“You watch the tape and you see right now we are not as stout as the last couple of teams we played. Now, physically, I thought we matched up physically with San Diego State, but I thought San Jose in particular and Utah State were among the most physical teams we’ve played.”
By the end of November, maybe the Bulldogs aren’t thankful at all. There are six more games on the schedule starting Friday against UNLV, and they aren’t going to bulk up overnight.
“You look at everything,” DeRuyter said. “I know we’re doing a better job now of feeding our guys, but the fruit of that labor is not going to be borne out for another year or two as you go on, with guys who have been eating this way as freshmen and sophomores and hopefully redshirting, and by the time they’re redshirt juniors and seniors, those are the guys that the majority of your team is made from.
“What we’re trying to do is project certain guys. You want to get the biggest, longest athlete that you can find. Unfortunately, a lot of people are looking for that same guy, so there are only so many of those guys around. You have to grow your own. I think our guys are working very hard in the weight room. We’re making significant gains. But to put real bulk on, it’s that work plus nutrition, plus time.”
Third-and-shorts – The Bulldogs have had five starting quarterbacks in their past seven games, going back to Brian Burrell in the 2014 Hawaii Bowl loss to Rice. Zack Greenlee started against Abilene Christian, Ole Miss and San Diego State, Chason Virgil started against Utah, Ford Childress against San Jose State and Kilton Anderson against Utah State. The only win in there is against Abilene Christian, an FCS team, and the passing efficiency rating for the starters in those games is 96.87. They have completed 79 of 148 throws (53.4 percent) for 658 yards with seven touchdowns and seven interceptions.
▪ Fresno State allowed 200 or more rushing yards for a fifth consecutive game and 12th time in the past 18 games against an FBS opponent – the Aggies gained 201 yards on 47 plays, 4.7 ypp. This week it gets UNLV, and the Rebels are averaging 217.8 rushing yards per game. Since the Bulldogs joined the Mountain West in 2012, there are only three teams that have allowed 200 or more rushing yards in more than five consecutive games: New Mexico in 2014 and Air Force and New Mexico in 2013 all had six-game streaks.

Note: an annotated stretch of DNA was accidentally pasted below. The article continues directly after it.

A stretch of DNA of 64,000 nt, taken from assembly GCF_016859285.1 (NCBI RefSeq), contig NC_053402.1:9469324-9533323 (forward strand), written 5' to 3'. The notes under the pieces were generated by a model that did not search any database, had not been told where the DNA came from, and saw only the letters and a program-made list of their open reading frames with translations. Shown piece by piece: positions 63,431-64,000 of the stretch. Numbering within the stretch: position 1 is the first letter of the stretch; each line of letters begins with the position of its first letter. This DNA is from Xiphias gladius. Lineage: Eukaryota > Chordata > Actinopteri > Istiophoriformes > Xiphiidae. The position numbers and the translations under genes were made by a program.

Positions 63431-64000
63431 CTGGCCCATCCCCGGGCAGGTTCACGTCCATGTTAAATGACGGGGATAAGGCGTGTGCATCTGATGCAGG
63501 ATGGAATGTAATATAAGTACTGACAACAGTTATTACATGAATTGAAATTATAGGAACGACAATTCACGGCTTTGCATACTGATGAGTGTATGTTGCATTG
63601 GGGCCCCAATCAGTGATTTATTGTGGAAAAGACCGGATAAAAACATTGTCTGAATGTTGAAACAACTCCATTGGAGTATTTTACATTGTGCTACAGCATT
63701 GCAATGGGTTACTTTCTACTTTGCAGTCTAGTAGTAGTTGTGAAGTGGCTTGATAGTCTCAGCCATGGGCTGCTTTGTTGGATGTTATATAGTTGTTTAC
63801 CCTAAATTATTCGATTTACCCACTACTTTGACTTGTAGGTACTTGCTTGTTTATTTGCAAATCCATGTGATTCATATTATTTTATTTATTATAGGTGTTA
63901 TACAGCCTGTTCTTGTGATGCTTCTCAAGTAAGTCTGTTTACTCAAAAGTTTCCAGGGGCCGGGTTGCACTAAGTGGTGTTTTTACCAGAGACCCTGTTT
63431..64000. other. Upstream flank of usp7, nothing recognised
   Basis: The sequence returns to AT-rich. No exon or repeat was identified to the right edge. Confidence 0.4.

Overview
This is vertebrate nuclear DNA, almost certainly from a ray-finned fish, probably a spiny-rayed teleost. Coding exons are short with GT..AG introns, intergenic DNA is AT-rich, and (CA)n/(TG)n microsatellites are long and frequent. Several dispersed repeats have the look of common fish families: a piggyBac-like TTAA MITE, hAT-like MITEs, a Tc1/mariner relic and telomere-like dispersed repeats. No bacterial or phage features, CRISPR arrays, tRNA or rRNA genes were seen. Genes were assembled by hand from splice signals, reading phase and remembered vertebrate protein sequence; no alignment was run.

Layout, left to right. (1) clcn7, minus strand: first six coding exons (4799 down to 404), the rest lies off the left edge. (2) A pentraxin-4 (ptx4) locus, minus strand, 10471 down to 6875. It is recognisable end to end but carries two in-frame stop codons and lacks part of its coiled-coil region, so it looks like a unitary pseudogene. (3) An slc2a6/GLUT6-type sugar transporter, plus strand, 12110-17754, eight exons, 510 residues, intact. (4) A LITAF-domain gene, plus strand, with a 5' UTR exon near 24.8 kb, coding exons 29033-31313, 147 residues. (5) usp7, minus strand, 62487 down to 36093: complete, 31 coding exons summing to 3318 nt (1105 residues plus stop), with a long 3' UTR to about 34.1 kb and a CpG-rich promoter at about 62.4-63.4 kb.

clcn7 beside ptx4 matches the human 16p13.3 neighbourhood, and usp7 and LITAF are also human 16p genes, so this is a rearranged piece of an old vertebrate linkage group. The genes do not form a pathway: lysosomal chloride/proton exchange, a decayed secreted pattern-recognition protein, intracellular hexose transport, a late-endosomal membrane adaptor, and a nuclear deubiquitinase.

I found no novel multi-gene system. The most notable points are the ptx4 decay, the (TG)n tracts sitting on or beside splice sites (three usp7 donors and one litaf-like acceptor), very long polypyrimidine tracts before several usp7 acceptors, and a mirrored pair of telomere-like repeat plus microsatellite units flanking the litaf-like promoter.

▪ The Aggies had seven rushing touchdowns, three by Devante Mays. That is the most allowed in a game by the Bulldogs since Nevada had seven in a 52-14 victory on Nov. 14, 2009. The Wolf Pack in that game churned out 461 rushing yards on just 50 plays, averaging 9.2 yards per play.
▪ In 20 games since Derek Carr played his last game in a Fresno State uniform, the Bulldogs have completed 394 of 712 passes (55.3 percent) for 4,091 yards with 38 touchdowns and 30 interceptions. In the first 20 games after David Carr played his last game for the Bulldogs, they completed 370 of 678 passes (54.6 percent) for 4,410 yards with 27 touchdowns and 22 interceptions. Those numbers are fairly similar. These are not: The Bulldogs are 7-13 after Derek, and were 12-8 after David.
▪ Fresno State allowed five touchdowns in five red-zone possessions, free-falling into last place in the Mountain West Conference in red-zone touchdown percentage allowed. It’s now 18 in 22 trips, 81.8 percent. Hawaii also has allowed 18 red-zone touchdowns but in 27 trips. No other team in the conference has allowed more than 14 red-zone touchdowns.
▪ Anderson became the 10th true or redshirt freshman to start a game at quarterback for the Bulldogs, and of the eight since 1979, when game-by-game stats are available, the fifth to end up with a loss on the record. The winners – Paul Pinegar in 2002 as a redshirt freshman in a 16-14 victory over San Diego State, Trent Dilfer in 1991 as a redshirt freshman in a 48-22 victory over UNLV and Mark Barsotti in 1988 as a redshirt freshman in a 68-21 victory at New Mexico.
FRESNO STATE VS. UNLV
- Friday: 7:30 p.m. at Bulldog Stadium
- Records: Bulldogs 1-5, 0-3 MW; Rebels 2-4, 1-1
- TV/radio: ESPN2/KFIG (AM 940), KGST (AM 1600)